“It’s just another affirmation that they will do all they can do to intimidate people to plead guilty when they actually have nothing, no evidence of anything. That’s why it’s void. I think that Greg stating that, in open court with Lila Statom, is a factor.
“Greg was the only case in that court today,” Mr. Luman says. “Greg has been dismissed on these same things in the past. *** They don’t have any evidence. No evidence was presented that he was speeding, other than Herring’s testimony. And, Herring wasn’t there, either. If there was ever going to be a trial, it seems like Herring would’ve been there.”
Judge Steelman held an April 1 hearing for the sole purpose of determining whether Mr. Parker wanted counsel or representation. The THP had charge stacked the case in an effort to put the Rossville, Ga., man into prison.
Had Mr. Parker actually been forced to stand trial, it appears unlikely he would have escaped conviction and prison.
Mr. Parker insisted he did not need assistance to handle 12 criminal counts in the Hamilton County grand jury indictment —
➤ Evading arrest, a felony, with up to four years in prison
➤ Reckless endangerment, felony, two years
➤ Retaliation for past acts, felony, two years
➤ Driving on a revoked/suspended license, six months
➤ Reckless driving, six months
➤ Expired or invalid registration of the car converting it into a motor vehicle, 30 days
➤ Texting while driving, 30 days
➤ Lack of proof of insurance, 30 days
➤ Failure to exercise due care, 30 days
➤ Speeding, 30 days
➤ Resisting arrest, six months
➤ Misuse of vehicle registration, 30 days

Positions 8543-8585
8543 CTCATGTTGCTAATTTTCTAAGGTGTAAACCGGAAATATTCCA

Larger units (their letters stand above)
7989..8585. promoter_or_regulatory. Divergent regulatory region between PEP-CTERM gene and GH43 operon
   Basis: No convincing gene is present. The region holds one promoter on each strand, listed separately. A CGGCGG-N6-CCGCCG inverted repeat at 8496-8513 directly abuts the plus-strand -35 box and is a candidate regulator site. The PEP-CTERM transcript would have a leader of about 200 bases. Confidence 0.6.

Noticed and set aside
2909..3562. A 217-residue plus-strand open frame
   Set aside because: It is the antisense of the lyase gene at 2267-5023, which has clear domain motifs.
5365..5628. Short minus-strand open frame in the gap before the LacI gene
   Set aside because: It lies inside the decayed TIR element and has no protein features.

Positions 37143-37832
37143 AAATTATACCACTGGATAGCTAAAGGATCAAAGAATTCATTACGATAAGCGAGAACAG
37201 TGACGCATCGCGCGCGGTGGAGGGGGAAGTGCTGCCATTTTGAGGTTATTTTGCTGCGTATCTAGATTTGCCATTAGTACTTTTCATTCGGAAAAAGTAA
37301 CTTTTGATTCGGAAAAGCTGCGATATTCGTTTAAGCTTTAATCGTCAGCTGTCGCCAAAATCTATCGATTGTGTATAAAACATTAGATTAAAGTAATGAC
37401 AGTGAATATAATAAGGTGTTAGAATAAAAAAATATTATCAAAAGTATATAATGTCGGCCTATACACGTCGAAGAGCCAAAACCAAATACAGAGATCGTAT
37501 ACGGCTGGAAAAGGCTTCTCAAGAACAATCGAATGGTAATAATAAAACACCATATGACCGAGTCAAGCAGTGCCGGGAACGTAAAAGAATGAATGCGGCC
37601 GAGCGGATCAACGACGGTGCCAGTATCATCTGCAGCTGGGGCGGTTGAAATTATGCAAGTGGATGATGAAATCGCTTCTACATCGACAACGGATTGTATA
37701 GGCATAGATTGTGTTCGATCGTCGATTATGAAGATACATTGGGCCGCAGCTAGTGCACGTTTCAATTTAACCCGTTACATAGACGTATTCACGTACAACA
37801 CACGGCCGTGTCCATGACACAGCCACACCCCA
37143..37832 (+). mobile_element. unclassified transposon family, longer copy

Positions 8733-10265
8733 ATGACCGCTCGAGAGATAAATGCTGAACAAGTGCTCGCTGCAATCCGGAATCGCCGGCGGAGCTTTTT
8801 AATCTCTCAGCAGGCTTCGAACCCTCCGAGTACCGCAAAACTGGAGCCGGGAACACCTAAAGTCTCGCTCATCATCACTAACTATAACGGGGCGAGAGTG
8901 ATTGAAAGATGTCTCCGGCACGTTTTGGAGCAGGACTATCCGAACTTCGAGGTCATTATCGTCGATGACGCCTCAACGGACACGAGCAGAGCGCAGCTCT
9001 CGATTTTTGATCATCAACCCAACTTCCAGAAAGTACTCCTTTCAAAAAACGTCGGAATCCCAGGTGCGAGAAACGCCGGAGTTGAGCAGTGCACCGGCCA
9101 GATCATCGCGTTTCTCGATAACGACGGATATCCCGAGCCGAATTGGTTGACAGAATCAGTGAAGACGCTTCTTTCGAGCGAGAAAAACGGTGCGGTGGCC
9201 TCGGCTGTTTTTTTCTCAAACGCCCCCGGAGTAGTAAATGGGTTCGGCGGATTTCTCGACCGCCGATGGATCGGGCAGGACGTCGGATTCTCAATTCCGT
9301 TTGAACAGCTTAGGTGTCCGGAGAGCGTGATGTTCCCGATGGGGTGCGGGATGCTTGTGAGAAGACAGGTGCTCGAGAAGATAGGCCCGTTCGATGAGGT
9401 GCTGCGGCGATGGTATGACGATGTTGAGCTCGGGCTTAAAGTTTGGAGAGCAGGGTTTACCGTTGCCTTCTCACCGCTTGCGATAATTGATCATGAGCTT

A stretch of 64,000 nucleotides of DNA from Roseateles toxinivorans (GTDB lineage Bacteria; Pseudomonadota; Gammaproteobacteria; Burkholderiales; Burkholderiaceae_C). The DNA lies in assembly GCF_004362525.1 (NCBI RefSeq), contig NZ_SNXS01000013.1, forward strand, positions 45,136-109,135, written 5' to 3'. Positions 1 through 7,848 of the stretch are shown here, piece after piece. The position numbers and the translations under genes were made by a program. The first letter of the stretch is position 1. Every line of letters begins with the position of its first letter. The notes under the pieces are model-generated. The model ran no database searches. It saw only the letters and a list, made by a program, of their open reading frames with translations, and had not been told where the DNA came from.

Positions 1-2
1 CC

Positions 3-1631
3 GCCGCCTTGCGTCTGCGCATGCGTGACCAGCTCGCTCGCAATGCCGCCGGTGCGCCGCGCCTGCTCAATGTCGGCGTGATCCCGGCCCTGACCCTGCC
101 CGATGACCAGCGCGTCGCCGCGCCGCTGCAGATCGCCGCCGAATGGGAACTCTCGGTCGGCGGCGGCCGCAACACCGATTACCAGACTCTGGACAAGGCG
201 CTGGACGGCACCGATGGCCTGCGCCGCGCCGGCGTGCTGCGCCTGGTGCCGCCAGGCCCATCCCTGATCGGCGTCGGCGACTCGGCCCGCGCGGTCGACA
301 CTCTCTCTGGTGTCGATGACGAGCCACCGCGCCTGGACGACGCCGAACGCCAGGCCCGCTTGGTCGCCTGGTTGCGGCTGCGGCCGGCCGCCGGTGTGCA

A June 16, 2021, letter by this reporter to safety commissioner Jeff Long is ignored. It asks about the propriety of the arrest, and whether the commissioner has legally marooned Trooper Herring so that the legal authority for the Parker arrest is upon Mr. Herring’s personal authority. The state, as do most municipalities, violates state law and effectively put the onus of abuse of power harms on officers personally.
Reporter demands trooper authority
The letter asks nine questions going the heart of fraudulent and violent activity by the department and its agents. The agency serving Gov. Bill Lee has been under Tennessee transportation administrative notice for 1,674 days. Since service March 5, 2018, it has made no apparent answer either to the public nor the issuer of the notice as regards the scope of its power to regulate users of the roads.
The roads belong to the people, not to the state. “The roads belong to the public, and the county court holds them in trust for the public, and while it is proprietor for the purposes of its trust, it is not proprietor in the sense that it is owner of the roads against the public, or any member thereof. The public road is a way open to all the people, without distinction, for passage and repassage at their pleasure.” Sumner County v. Interurban Transp. Co., 141 Tenn. 493, 213 S.W. 412, 1918 Tenn. LEXIS 112, 5 A.L.R. 765 (1919).
Judge Steelman has no other case on the docket today. “He threatened us with contempt for not standing up for his entry,” says Mr. Luman, a handyman and contractor. “What he said was, it would be contempt of the procedure, not contempt of him. So, y’know, like, gee, he should’ve gone ahead with that. How are you gonna charge us with contempt on a void procedure? They never proved jurisdiction or authority.”
Mr. Parker has emphasized his legal status. On Monday, he says, he sent out a mass email to interested officials about his status as a private American man not involved in contract with the state.
Messrs. Parker and Luman stand up, finally, during the hearing, under “threat and duress,” Mr. Luman says.
“Then, bam, the ADA did that [dismissal], and — boom — it’s over.”